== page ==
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Best Christmas songs
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The 65 best Christmas songs of all time

Not all Christmas songs are boring. These 65 pop-music carols are sure to brighten your holiday.

Written by
Andy Kryza
Andrzej Lukowski
Oliver Keens
James Manning
Alim Kheraj

Love them, hate them, or just accept them as a sort of immutable fact of life, Christmas songs are a thing, and as December 25 gets inexorably closer and closer they’re a thing that becomes increasingly inescapable.

And although there’s been a fair amount of disposable novelty rubbish written over the years, the reality is that a lot of Christmas songs are bangers. There are plenty of keepers from the ‘40s-‘70s heyday of the Christmas record as an art form. But even more cynical later generations of pop have produced plenty of gold.

There is, of course, something of a Christmas canon: ‘All I Want for Christmas is You’ and ‘Fairytale of New York’ are great songs… which is good, as inevitably you’re going to hear them about a million times this holidays. But festive cheer has found its way into pop, hip-hop, R&B, metal, punk, indie… you name it. And as a gift for you, we’ve assembled 65 Christmas songs so incredibly catchy, you just might want to listen all year round. Good luck finding the nog in August though.


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Best Christmas songs, ranked

‘All I Want For Christmas Is You’ by Mariah Carey
Image: Columbia Records

1. ‘All I Want For Christmas Is You’ by Mariah Carey

It’s hard to believe, but there was a time when Mimi’s inescapable ear worm was just a forgotten novelty song from yet another standard-issue pop-singer holiday album. Now, in a post Love Actually world, hearing ‘All I Want For Christmas Is You’ for the first time in a year is one of the most reliable signs that the holidays are here. The song came and went when released in 1995, but snowballed in cultural cachet in the aughts, slowly climbing in popularity every year before finally topping US charts in 2019 and the UK charts in 2020. Complaining about its ubiquity has become a pastime for killjoys at pubs, but it’s their loss: From the twinkly intro to Mariah’s tour-de-force delivery, everything here is as timeless as it is flawless. 

‘Last Christmas’ by Wham!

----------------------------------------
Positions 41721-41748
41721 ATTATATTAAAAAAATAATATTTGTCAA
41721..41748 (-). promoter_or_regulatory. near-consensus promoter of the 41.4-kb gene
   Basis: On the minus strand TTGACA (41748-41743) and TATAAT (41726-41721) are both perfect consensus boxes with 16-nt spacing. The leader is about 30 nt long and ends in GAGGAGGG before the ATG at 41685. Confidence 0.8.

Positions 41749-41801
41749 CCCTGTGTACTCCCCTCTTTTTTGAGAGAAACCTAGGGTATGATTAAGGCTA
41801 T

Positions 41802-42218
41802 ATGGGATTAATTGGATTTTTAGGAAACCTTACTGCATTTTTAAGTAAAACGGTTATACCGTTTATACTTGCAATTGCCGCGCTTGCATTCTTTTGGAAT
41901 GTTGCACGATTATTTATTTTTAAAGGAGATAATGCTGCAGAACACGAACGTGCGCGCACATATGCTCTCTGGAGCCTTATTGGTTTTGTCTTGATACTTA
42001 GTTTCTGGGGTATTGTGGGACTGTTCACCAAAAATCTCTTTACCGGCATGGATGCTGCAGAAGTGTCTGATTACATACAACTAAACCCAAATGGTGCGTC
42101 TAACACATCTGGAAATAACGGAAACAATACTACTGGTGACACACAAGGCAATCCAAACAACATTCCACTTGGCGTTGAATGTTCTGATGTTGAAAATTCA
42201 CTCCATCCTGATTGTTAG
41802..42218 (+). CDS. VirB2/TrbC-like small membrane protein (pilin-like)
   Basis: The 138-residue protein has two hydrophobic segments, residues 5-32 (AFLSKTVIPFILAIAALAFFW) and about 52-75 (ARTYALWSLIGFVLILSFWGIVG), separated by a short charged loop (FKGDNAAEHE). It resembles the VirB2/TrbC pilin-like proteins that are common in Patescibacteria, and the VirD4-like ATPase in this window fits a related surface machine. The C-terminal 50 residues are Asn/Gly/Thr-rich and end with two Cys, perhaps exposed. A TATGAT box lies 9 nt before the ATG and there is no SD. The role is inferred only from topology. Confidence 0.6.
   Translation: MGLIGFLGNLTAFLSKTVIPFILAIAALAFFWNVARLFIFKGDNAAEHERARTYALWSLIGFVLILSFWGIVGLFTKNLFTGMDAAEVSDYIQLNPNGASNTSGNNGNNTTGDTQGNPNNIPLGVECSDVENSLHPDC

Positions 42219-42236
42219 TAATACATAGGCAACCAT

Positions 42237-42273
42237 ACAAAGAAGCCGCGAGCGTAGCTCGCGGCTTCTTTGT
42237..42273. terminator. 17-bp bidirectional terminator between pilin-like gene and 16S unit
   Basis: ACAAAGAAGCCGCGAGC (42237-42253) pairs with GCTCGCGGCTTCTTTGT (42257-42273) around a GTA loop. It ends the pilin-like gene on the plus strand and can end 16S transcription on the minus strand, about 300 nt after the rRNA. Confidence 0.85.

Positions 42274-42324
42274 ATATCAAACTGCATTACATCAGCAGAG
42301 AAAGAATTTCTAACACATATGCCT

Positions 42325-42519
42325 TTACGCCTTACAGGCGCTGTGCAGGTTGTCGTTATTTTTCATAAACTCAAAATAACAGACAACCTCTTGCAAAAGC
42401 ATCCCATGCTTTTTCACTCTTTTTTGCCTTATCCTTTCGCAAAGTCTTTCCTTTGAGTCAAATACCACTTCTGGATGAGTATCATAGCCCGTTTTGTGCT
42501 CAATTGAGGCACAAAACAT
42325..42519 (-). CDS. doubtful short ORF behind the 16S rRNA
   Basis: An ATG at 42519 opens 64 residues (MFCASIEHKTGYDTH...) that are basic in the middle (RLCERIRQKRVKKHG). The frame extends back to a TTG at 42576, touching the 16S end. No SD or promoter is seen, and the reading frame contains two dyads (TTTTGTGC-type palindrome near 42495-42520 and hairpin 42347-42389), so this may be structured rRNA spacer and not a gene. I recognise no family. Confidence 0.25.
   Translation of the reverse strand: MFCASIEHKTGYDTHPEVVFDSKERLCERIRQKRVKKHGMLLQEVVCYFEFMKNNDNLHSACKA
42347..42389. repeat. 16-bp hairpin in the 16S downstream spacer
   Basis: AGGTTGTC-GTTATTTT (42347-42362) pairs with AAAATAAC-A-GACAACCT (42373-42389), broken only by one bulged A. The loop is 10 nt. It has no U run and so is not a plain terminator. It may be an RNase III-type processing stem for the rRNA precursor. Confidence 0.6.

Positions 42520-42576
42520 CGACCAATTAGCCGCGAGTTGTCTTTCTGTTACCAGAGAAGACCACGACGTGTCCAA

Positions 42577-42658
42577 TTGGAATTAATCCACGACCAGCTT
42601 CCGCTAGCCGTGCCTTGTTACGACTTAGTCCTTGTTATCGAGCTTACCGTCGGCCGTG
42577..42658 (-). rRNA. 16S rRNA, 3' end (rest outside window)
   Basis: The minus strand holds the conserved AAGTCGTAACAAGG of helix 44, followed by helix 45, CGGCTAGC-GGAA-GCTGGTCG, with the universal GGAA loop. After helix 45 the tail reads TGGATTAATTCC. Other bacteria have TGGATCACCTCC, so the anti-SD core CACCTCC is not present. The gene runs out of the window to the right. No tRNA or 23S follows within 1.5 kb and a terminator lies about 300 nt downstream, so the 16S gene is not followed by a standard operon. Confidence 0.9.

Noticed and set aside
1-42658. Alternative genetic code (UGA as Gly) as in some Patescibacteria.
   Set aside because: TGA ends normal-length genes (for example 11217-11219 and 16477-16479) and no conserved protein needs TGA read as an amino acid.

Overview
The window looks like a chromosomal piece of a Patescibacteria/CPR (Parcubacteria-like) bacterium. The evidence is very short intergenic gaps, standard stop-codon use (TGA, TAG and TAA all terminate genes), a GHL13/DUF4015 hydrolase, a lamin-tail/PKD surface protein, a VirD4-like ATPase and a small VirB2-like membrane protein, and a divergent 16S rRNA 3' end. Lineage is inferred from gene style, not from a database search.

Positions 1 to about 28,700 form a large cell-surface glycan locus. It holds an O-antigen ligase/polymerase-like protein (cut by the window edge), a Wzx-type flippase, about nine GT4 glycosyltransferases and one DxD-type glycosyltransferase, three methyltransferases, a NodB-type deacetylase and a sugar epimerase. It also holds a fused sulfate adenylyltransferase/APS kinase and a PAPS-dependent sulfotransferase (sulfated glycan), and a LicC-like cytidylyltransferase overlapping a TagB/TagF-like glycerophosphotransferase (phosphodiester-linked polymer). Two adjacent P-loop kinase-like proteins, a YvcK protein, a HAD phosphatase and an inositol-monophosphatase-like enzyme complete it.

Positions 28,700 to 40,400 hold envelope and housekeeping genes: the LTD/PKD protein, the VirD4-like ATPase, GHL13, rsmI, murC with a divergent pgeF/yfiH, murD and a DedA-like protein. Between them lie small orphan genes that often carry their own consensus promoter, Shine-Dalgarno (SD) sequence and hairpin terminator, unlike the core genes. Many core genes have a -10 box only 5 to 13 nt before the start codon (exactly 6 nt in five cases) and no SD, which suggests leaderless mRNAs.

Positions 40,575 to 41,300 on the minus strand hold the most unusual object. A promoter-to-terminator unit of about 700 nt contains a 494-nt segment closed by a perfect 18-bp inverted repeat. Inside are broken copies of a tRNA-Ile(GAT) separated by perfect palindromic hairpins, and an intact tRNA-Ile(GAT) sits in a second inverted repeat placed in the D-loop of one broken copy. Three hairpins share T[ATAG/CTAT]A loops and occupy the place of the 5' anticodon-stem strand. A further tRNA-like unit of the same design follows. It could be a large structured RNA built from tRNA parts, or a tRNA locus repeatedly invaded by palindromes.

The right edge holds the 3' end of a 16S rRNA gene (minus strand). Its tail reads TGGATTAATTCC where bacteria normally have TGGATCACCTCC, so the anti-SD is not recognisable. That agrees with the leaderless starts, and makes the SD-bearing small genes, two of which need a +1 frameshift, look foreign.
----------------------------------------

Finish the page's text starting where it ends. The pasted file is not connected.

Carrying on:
Image: Columbia Records

2. ‘Last Christmas’ by Wham!

A ballad of doomed romance, ‘Last Christmas’ features sleighbells and synths, plus some truly memorable knitwear in the video. But what really sets ‘Last Christmas’ apart is George Michael’s heart-on-sleeve delivery: his genuine heartbreak horror (‘My God! I thought you were someone to rely on’) and wistful, sexy whispers. The words ‘Merry Christmas’ never sounded so sultry. 

‘Christmas (Baby Please Come Home)’ by Darlene Love
Image: Philles

3. ‘Christmas (Baby Please Come Home)’ by Darlene Love

Is this the most moving Christmas tune of all time? Probably – the combination of Darlene Love’s impeccable pleading vocal, Phil Spector’s gloriously tinselly production and Ellie Greenwich and Jeff Barrys magical songwriting could make anyone, even the biggest Scrooge, melt like a snowman under a hairdryer. It’s just an absolutely perfect Christmas song.

‘Stay Another Day’ by East 17
Photo: Lawrence Watson

4. ‘Stay Another Day’ by East 17

East 17’s all-time Christmas classic wasn’t supposed to be a Christmas song at all. As the Walthamstow, England group’s songwriting member Tony Mortimer told us recently, it’s actually an incredibly sad song inspired by his brother’s suicide. That raw emotion seems to seep into the group’s gorgeously sombre four-part harmonies and even the inevitable Christmas song sleigh bells, producing a peerless exercise in festive melancholy. 

‘White Christmas’ by Bing Crosby
Image: Decca

5. ‘White Christmas’ by Bing Crosby

The power of Christmas nostalgia itself is greater than real memories. Hence, all of us can hark back with Bing on this Irving Berlin-penned ’40s number to a white Christmas just like the ones we used to know, even if our true past is full of crushing disappointments (December 25, 1993 – no Hornby train set). 

‘Fairytale of New York’ by The Pogues and Kirsty MacColl
Image: Island Records

6. ‘Fairytale of New York’ by The Pogues and Kirsty MacColl

When was the last time you properly listened to Kirsty MacColl and The Pogues’ epic Big Apple-set fable? Shut your eyes and give it a go, and if you aren’t a nervous wreck by the fade-out, your heart (like that jumper from your nan) is two sizes too small. ‘Fairytale…’ is a perfect four-minute narrative of hope, despair and heartbreak – and, despite the profanity, it ends with love. 

‘Christmas Wrapping’ by The Waitresses
Image: Polydor

7. ‘Christmas Wrapping’ by The Waitresses

If you love new wave bands like Blondie and Talking Heads, this is surely the Christmas song for you. It begins cynically with singer Patty Donahue declaring ‘I think I’ll miss this one this year,’ before an unexpected romance blossoms in the closing stages and warms her jaded cockles. As festive tunes go, this one’s as dry and delicious as champagne paid for by your boss.